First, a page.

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34 Review As altitude, temperature and moisture increases, density and pressure decrease As altitude, temperature and moisture increases, density and pressure decrease

35 Cloud Formation Clouds form when water vapor condenses on aerosols (dust, salt particles in the air) Factors needed for cloud formation… The temperature in which condensation begins is called the dew point

36 TYPES OF CLOUDS Cirrus Clouds: wispy, feathery clouds Form only at high levels, therefore are made of ice crystals

37 Types of Clouds Cumulus Clouds: are puffy white cotton ball looking clouds

38 Cumulonimbus Clouds These are thunderstorm clouds

39 Types of Clouds Stratus Clouds: clouds that form in flat layers- cover all or most of the sky and are low level clouds

40 Precipitation FALLING LIQUID OR SOLID WATER FROM CLOUDS (RAIN, DRIZZLE, SNOW, SLEET FREEZING RAIN, HAIL) FALLING LIQUID OR SOLID WATER FROM CLOUDS (RAIN, DRIZZLE, SNOW, SLEET FREEZING RAIN, HAIL)

41 Precipitation A rain gauge is used to measure the amount of precipitation over a period of time A rain gauge is used to measure the amount of precipitation over a period of time

42 Types of precipitation Rain- Falls from clouds above Freezing and air above freezing Rain- Falls from clouds above Freezing and air above freezing Drizzle- Small precipitation <0.5 mm Drizzle- Small precipitation <0.5 mm Snow- Falls from clouds below freezing and air below freezing Snow- Falls from clouds below freezing and air below freezing Sleet- Falls from clouds above freezing but air below freezing Sleet- Falls from clouds above freezing but air below freezing Hail-up and down movement of rain in clouds multiple freezing as altitude goes up and down Hail-up and down movement of rain in clouds multiple freezing as altitude goes up and down Freezing Rain-Hail-Falls from clouds and air above freezing but ground below freezing Freezing Rain-Hail-Falls from clouds and air above freezing but ground below freezing

43 Haze, Fog and Smog are NOT forms of PRECIPICATION

44 Problem Set 3 Identify the forms of precipiation Identify the forms of precipiation

45 Reading a weather map ISOBAR= connects areas of equal pressure BAR comes from BARometric pressure

46 Reading a weather map... Isotherm: Connects areas of equal temperature; therm means temperature

47 Aim Masses &Source Regions Air Mass is an extremely large body of air whose properties of temperature and moisture content (humidity), at any given altitude, are fairly similar in any horizontal direction. Source Regions are simply geographic areas where an air mass originates. Should be: uniform surface composition - flat light surface winds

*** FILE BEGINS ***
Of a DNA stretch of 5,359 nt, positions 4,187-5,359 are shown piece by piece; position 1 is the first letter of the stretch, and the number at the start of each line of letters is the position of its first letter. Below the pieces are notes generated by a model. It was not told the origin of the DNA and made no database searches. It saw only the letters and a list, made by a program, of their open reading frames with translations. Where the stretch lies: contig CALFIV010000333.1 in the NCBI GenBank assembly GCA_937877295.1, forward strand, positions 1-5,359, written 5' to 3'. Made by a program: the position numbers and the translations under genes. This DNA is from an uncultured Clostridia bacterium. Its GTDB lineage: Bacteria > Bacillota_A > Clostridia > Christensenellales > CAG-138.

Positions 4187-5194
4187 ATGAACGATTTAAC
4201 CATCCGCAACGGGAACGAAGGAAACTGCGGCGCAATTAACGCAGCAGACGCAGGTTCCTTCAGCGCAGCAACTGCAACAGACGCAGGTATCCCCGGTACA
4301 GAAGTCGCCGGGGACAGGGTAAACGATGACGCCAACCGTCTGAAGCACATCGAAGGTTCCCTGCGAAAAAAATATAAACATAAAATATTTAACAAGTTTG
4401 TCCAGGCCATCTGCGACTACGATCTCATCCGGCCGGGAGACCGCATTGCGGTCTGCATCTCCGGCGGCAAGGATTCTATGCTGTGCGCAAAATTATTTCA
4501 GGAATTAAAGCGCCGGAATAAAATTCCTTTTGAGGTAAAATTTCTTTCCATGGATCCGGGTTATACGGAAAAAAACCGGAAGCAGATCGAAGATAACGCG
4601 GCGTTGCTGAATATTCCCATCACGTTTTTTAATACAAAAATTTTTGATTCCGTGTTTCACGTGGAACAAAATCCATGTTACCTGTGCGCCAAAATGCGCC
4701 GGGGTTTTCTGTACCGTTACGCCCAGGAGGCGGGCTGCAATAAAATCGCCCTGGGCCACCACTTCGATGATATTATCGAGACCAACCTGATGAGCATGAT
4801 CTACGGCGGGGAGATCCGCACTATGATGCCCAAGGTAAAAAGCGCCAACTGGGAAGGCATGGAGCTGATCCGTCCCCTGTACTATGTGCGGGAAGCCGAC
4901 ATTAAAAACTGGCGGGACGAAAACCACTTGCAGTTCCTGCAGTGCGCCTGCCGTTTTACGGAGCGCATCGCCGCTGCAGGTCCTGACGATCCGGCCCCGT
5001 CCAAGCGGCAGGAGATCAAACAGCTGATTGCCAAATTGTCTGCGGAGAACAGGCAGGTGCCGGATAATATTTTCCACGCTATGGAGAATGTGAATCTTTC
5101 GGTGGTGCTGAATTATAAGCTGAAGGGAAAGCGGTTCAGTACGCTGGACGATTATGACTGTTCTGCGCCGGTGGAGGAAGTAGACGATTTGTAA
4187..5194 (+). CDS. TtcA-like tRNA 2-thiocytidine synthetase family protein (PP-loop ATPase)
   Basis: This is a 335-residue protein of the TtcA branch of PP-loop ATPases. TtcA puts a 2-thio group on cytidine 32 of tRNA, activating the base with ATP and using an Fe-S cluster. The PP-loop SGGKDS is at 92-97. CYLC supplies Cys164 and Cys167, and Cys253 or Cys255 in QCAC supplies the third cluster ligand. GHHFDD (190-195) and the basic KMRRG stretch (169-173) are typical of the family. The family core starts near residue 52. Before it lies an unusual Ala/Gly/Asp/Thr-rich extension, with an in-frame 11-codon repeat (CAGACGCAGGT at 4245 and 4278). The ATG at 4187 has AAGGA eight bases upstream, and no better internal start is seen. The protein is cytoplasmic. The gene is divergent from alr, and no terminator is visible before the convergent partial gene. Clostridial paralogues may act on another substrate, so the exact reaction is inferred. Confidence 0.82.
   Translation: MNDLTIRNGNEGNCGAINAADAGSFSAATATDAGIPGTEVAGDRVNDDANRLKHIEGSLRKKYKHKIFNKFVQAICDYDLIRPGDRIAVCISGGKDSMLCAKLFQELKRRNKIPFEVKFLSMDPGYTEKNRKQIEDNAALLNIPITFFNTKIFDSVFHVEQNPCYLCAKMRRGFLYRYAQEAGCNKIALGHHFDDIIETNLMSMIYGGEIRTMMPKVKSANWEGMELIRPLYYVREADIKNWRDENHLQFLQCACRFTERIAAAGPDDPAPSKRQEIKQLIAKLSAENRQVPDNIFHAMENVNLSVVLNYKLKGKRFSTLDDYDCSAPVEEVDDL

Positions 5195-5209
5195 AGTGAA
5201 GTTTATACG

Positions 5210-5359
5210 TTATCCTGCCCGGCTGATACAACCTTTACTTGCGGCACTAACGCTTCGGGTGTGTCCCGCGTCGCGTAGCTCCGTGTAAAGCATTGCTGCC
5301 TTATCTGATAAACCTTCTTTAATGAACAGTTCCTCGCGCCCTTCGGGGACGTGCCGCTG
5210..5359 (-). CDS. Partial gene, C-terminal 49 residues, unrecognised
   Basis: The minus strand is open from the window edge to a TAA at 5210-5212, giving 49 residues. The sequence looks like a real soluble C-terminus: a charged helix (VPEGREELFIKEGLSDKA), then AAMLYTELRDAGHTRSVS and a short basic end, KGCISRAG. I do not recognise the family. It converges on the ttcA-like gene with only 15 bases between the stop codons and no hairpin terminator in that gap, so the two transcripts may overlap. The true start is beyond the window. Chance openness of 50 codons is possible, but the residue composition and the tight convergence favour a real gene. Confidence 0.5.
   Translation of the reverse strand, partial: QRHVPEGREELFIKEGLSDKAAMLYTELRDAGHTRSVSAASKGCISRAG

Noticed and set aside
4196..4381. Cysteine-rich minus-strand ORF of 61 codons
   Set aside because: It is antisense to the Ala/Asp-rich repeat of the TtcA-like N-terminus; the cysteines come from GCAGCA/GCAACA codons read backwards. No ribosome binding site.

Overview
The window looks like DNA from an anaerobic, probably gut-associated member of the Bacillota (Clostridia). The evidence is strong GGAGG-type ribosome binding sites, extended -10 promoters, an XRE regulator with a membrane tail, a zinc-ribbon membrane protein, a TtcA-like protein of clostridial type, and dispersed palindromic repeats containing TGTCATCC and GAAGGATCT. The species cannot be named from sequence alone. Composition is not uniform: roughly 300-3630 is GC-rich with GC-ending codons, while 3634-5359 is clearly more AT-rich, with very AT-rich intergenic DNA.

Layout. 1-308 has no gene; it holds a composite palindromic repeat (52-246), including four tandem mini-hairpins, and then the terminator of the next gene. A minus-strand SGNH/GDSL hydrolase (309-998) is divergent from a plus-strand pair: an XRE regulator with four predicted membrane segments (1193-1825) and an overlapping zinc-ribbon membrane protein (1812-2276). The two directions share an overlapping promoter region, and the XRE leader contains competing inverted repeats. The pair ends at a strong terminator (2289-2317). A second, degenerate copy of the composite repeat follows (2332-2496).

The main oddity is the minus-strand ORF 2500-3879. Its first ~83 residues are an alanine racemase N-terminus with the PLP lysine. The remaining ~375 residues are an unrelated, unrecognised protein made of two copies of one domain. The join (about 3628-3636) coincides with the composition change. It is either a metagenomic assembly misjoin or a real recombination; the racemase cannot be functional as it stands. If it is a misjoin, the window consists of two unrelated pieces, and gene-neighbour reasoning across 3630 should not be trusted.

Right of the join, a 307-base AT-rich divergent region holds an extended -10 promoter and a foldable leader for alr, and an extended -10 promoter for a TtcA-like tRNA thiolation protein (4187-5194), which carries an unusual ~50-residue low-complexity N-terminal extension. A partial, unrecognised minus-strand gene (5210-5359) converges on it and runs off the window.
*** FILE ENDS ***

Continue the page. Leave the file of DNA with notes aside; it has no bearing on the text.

48 Air Mass Classification 4 general air mass classifications categorized according to the source region. polar latitudes P - located poleward of 60 degrees north and south tropical latitudes T - located within about 25 degrees of the equator continental c - located over large land masses--dry marine m - located over the oceans----moist

49 Types of Air Masses cP continental polar cold, dry, stable cT continental tropical hot, dry, stable air aloft--unstable surface air mP maritime polar cool, moist, and unstable mT maritime tropical warm, moist, usually unstable

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52 Air masses are masses of air that have the same characteristics of the surface over which it develops Pressure Systems descending (going down)=H pressure ascending (going up)=L pressure Air Masses

53 FrontsFronts: Fronts: the boundary between 2 air massesFronts Warm Front: warm air slides over departing cold air- large bands of precipitation form This is the symbol on a map for a warm front

54 Cold Fronts Cold air pushes under a warm air mass. Warm air rises quickly=narrow bands of violent storms form This is the symbol for a cold front

55 Occluded Front 2 air masses merge and force warm air between them to rise quickly. Strong winds and heavy precipitation will occur This is the weather map symbol for an occluded front

56 Stationary Front Warm or cold front stops moving. Light wind and precipitation may occur across the front boundary This is the weather map symbol for a stationary front

57 Problem Set What type of weather is associated with each type of front Draw the symbol for each front

58 Wind blows from high pressure areas to low pressure areas

59 The pressure gradient and coriolis force cause lows to spin counter clock-wise and highs to spin clockwise